Thursday, March 18, 2010


A few days after hearing Shostakovich's The Nose at the Met Opera, you're not left singing any melodies. No, by and large it's a riot of atonal orchestral firecrackers, grinding harmonic machinery, distorted folk-dance parodies, fractured anti-arias, and bizarro-world vocal counterpoint, all of it hurled lovingly toward a vision of subversive 1920s absurdity via Nikolai Gogol. So even if it's not "catchy" in the usual sense, there's a lot in it not to forget. Plus, it's quite funny, and it's got a careening, cartoonish logic that keeps the audience laughing.

Nate and I had a grand old time taking this in, as you might imagine.

Shostakovich was all of 22 years old when he wrote The Nose, in the late 1920s, and he didn't stick with the style for long. (He grew out of it to some extent, I think, before the cultural authorities made him and everyone else drop the avant-garde shenanigans completely.) So it's a wild thing to hear: I don't know of anyone else who composed quite like this.

The performance was top-flight. What I remember most strongly is Paulo Szot, as the noseless Kovalyov, singing a couple of laments with legitimate emotional force, even as the scenes are remorselessly spiked with absurdity and lack of sympathy. Andrei Popov, tenor, is the police inspector, and he's excellent at conveying his declamatory high notes as threatening and ridiculous in equal measure.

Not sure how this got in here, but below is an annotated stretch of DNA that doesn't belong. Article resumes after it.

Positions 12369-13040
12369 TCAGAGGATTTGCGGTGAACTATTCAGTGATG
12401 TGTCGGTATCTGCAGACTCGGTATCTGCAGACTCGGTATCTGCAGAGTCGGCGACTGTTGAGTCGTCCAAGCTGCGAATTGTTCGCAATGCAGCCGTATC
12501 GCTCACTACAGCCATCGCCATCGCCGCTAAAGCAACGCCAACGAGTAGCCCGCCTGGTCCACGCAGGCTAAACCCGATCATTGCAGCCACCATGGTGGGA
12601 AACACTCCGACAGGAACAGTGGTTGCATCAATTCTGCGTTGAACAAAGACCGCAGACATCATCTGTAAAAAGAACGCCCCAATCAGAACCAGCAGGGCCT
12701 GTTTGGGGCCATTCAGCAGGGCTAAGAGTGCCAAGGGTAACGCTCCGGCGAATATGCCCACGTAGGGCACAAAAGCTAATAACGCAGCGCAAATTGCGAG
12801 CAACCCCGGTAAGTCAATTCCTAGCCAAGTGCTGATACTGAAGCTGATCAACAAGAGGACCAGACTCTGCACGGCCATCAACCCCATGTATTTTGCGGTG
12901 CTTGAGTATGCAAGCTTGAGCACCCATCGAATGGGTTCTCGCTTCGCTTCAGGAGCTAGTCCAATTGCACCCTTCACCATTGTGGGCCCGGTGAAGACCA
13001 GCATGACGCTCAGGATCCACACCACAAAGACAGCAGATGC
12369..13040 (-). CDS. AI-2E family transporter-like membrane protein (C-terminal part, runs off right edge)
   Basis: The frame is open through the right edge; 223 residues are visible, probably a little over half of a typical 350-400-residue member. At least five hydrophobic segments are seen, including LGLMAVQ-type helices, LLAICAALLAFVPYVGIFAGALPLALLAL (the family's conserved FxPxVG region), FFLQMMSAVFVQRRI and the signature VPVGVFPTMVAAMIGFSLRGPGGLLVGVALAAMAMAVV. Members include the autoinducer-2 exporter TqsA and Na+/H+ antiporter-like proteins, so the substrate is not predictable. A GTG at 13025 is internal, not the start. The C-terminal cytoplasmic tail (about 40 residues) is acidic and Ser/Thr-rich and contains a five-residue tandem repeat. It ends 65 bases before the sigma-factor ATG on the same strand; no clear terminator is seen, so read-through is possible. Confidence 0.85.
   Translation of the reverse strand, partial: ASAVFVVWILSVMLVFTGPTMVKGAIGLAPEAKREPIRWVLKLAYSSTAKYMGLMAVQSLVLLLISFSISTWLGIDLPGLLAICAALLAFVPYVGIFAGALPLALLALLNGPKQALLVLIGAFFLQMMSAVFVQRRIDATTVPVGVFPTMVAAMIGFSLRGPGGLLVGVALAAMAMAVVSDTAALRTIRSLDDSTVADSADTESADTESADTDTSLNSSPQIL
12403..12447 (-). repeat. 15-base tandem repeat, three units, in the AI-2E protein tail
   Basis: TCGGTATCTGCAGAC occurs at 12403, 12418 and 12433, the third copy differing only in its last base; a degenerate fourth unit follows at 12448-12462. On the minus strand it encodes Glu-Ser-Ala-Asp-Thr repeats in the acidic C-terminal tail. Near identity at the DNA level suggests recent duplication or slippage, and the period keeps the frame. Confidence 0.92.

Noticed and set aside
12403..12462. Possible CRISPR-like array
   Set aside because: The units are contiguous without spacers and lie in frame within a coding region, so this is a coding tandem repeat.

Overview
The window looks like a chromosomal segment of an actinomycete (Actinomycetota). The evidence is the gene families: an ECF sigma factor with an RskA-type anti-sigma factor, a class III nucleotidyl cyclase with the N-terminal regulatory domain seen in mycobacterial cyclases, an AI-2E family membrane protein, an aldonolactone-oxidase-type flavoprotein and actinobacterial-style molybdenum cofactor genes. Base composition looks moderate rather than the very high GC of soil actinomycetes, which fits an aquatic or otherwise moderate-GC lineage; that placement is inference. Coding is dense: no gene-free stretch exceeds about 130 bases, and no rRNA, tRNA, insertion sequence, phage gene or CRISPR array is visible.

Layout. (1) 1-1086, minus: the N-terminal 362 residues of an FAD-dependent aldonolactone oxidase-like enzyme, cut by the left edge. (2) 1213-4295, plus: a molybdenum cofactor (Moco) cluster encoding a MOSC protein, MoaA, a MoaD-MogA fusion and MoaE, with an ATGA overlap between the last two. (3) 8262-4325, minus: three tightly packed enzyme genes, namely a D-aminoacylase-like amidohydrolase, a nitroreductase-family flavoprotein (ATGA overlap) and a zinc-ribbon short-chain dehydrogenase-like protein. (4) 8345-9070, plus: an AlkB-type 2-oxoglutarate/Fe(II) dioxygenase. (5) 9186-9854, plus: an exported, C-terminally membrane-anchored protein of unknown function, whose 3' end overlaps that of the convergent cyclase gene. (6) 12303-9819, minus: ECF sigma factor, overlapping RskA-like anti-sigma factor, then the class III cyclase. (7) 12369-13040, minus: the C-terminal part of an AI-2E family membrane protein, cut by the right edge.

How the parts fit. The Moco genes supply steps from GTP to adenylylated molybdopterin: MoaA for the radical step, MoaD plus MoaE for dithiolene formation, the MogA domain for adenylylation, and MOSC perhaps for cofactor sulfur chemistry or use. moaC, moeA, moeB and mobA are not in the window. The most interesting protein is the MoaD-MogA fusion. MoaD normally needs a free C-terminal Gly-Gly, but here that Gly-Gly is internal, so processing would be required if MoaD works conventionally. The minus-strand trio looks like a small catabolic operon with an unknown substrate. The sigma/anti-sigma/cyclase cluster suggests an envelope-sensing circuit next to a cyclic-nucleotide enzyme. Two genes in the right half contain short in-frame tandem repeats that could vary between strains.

William Kentridge's staging--generally abstract, and heavy on video projections, animations, and general chaos--is a compelling visual analogue to Shostakovich's aesthetic modus operandi, and a hoot. The opera includes a bunch of high-energy interludes between scenes, which is a great opportunity for Kentridge's animations to take hold. The title nose usually appears onstage in a full-sized, newspaper-colored nose costume, with legs in black pants and shoes. It gets to do a good deal of zany dancing around, which is also a hoot.

Operas should generally come equipped with at least one folk song accompanied by two balalaikas and a flexatone. Oh, I miss hearing it already.

Additionally, the opera inspired me to finally read a couple of Gogol stories, which are excellent. The Nose has a magnificent narrator, who at a couple of key plot points notes that the proceedings are "enveloped in mist" and cannot be explained, and then, on the story's final page, adopts a satirical critical voice and proclaims a blustery lack of understanding why anyone would write about such an event in the first place.


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